October 24, 2014

Friday Ramble - Comfort

This week's word hails from the Middle English word comforten, meaning to make strong, and that word comes in turn from the Old French verb conforter, also meaning to strengthen. Both forms have their origins in a Latin compound consisting of com (prefix conveying intensity) and fortis meaning strong. To comfort is to soothe in time of affliction, to ease or relieve, and the noun form describes a feeling of ease, well-being and contentment. A comforter is someone who conveys such ease, although the word is used mostly now to describe a quilted bed cover - they're grand things to have on one's bed on cold winter nights.

Notions of comfort have at their core the idea of being uplifted and strengthened, and the strength is not brawn or brute force, but vitality, courage and fortitude.  One of the synonyms for strength in my thesaurus (one so far unplumbed here) is the word connection.  In Women Who Run With the Wolves, Clarissa Estes wrote, "We are strong when we stand with another soul. When we stand with one another, we cannot be broken." Hold that thought close....

Mirabile dictu, comforts past can be revisited anywhere and any time in their radiant stillness: cafe-au-lait in a favorite local coffee shop, the village on late autumn mornings with villagers and trees appearing out of the mist as if by magic and disappearing again, a birch fire in the fireplace downstairs, the first snowfall of the season, the sonatinas of Scarlatti, heaps of reading material on the library table, my favorite teapot puffing clouds of chai scented steam into the air.  Then, there are rambles in Lanark with Himself and Spencer. There's a swath of shoreline on Dalhousie Lake where we watch migrating geese every year, and a special view from the edge of Highway 511 near Hopetown.  From it, one looks out across miles of rolling pine-clad ridges, and just being there expresses the Great Mystery in ways I can't begin to describe here. Wherever we find ourselves in the great wide world, there are trees.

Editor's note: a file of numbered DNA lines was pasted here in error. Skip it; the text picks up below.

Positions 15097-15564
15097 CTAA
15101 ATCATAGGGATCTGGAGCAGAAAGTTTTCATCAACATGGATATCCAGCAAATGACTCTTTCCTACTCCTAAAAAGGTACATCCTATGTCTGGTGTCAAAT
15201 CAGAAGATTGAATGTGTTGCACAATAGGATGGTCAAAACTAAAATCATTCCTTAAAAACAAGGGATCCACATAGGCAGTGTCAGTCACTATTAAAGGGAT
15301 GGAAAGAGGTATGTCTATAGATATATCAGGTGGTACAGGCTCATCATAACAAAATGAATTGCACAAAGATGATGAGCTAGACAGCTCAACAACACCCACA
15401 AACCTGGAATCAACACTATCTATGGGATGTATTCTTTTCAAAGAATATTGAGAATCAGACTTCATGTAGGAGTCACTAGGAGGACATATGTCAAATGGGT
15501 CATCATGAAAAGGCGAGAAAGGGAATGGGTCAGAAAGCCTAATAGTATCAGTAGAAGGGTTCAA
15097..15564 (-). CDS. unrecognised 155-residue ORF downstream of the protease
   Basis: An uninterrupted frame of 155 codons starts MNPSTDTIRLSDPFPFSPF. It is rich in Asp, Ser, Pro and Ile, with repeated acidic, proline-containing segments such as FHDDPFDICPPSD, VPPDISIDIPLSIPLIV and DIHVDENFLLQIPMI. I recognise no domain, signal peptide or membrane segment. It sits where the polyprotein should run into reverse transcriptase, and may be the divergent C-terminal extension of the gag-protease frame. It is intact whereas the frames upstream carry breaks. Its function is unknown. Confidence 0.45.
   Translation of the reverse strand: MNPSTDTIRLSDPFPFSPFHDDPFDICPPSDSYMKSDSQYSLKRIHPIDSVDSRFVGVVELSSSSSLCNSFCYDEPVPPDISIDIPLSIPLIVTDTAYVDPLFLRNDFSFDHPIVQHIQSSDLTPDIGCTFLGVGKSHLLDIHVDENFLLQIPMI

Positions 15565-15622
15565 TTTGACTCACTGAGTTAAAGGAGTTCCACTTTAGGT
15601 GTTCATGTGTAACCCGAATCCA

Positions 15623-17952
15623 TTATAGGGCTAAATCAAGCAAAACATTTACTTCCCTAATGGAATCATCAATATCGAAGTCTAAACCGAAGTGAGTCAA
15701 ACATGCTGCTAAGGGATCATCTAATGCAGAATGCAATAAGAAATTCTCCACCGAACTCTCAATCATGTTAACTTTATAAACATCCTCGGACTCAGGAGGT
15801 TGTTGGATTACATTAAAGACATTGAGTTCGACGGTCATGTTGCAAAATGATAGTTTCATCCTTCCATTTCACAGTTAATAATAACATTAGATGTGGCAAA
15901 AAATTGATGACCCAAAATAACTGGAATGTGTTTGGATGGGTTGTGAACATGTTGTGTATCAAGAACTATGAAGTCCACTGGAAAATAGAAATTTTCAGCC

One takes her comfort where she finds it.  In late October, days are short and dark, but now and then individual hours sparkle, and sometimes they sing like birds.

October 23, 2014

Thursday Poem - Unchurched

Autumnal sun streams through
these yellow maple leaves
translucent as stained glass.

The ground beneath my feet
is strewn with pine cones, acorns.
The random pattern of continuance.

Etched columns of pine and oak.
Incense of resin and fungi.
Great glacial stones for altars.

High winds and choirs of
minor breezes, the whispering hush.
It is the Sabbath. It is enough.

Dolores Stewart
from The Nature of Things
(printed here with the kind permission of the author)

October 21, 2014

Little Friend in the Road

 Ruffed Grouse (Bonasa umbellus)
From its size and the length of its tail and wings, my little friend was a young male - he stood in the center of a gravel road in the Lanark highlands, vaguely aware that he ought to be doing something, but not sure what that something was.

His barred and dappled plumage was lovely, ranging from a deep rusty burgundy to cream and gray.  The coloring is a form of wild woodland camouflage, designed by nature to protect grouse from predators in their native habitat, the eastern Ontario highlands.  If the little guy lived in scrub or on the edge of open fields, he would have been much lighter in color.

In springtime, male grouse drum in the woods to define territory and attract a mate, but getting this close to one in any season is rare.  Ornithologists and field naturalists once thought that the grouse's courtship song is produced by drumming its wings against fallen logs, but it is not so.   The bird generates its "come hither" song by cupping its wings and whirring them rapidly back and forth in the air, hence its northern nickname of  "drummer bird". Striking the ground lightly with one's hand or foot sometimes prompts a grouse to start drumming in season.